Criado-Sudau, F.F.; Nemes, D.D., and Gallo, M.N., 2019. Rip currents dynamic of a swell dominated microtidal beach. In: Silva, R.; Martínez, M.L.; Chávez, V., and Lithgow, D. (eds.), Integrating Biophysical Components in Coastal Engineering Practices. Journal of Coastal Research, Special Issue No. 92, pp. 121–127. Coconut Creek (Florida), ISSN 0749-0208.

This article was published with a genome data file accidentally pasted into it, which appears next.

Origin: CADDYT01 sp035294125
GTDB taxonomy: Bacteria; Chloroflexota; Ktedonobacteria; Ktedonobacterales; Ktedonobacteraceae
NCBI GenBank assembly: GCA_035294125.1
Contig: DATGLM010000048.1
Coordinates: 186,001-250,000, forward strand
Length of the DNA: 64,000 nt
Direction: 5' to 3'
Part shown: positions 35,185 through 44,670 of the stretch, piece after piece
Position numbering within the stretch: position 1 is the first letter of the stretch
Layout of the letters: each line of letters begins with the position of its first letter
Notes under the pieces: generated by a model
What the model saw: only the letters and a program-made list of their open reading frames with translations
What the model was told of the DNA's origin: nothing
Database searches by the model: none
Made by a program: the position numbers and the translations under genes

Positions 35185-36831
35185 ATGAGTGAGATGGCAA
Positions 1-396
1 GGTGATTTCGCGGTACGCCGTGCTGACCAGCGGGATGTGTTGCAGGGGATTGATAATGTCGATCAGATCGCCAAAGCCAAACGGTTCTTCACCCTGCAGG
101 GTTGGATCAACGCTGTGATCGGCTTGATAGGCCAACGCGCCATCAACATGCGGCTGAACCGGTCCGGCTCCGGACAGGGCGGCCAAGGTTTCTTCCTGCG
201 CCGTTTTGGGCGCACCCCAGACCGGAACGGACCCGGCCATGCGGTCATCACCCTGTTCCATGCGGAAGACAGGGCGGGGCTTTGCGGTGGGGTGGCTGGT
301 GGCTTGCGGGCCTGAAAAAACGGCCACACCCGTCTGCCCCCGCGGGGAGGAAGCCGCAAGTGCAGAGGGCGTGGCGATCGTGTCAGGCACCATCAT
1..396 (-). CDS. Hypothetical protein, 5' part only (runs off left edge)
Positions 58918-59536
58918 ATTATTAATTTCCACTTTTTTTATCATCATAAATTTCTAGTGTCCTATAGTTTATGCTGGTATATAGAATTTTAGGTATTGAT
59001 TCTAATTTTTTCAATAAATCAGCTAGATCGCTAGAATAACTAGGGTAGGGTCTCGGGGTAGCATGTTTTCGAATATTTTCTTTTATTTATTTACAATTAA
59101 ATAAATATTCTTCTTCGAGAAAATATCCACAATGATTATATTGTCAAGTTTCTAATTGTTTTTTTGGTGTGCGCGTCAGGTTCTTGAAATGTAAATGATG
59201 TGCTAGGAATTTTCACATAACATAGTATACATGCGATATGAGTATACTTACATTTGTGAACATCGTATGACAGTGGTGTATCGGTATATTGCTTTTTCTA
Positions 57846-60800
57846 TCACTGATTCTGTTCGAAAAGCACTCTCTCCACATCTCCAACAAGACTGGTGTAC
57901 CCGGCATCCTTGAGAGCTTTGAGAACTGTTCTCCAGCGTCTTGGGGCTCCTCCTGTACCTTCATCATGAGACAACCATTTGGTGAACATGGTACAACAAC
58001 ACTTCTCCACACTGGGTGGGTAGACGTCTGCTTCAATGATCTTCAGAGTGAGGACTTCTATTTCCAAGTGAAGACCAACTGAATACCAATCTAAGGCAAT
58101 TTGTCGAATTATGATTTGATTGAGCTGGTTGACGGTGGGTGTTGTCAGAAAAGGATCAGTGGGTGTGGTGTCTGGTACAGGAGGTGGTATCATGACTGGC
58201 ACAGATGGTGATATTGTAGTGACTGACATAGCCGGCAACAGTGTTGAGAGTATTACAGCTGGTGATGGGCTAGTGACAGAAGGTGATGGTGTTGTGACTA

Rip currents are seaward directed flows responsible for drownings and lifeguard rescues efforts all over the world. However, these currents have not yet received the proper attention from society and decision makers. A significant dataset was gathered during 25 field surveys at Reserva Beach, which is a microtidal intermediate beach in Rio de Janeiro city (Brazil). The data established a correlation among rip currents (magnitude and direction), tides (range and phase), and wave parameters (height, period, and angle of incidence). The most intense rip currents were typically observed during large wave height and shore-normal incidence. These were the two parameters that most influenced the intensity of the currents. Even though the area is characterized by a microtidal regime, tidal modulation was observed. The Reserva beach could be divided into three areas, regarding the frequency and intensity of rip currents. Two lateral areas were classified as “hazardous areas”, and a central region was classified as a “safe area”.

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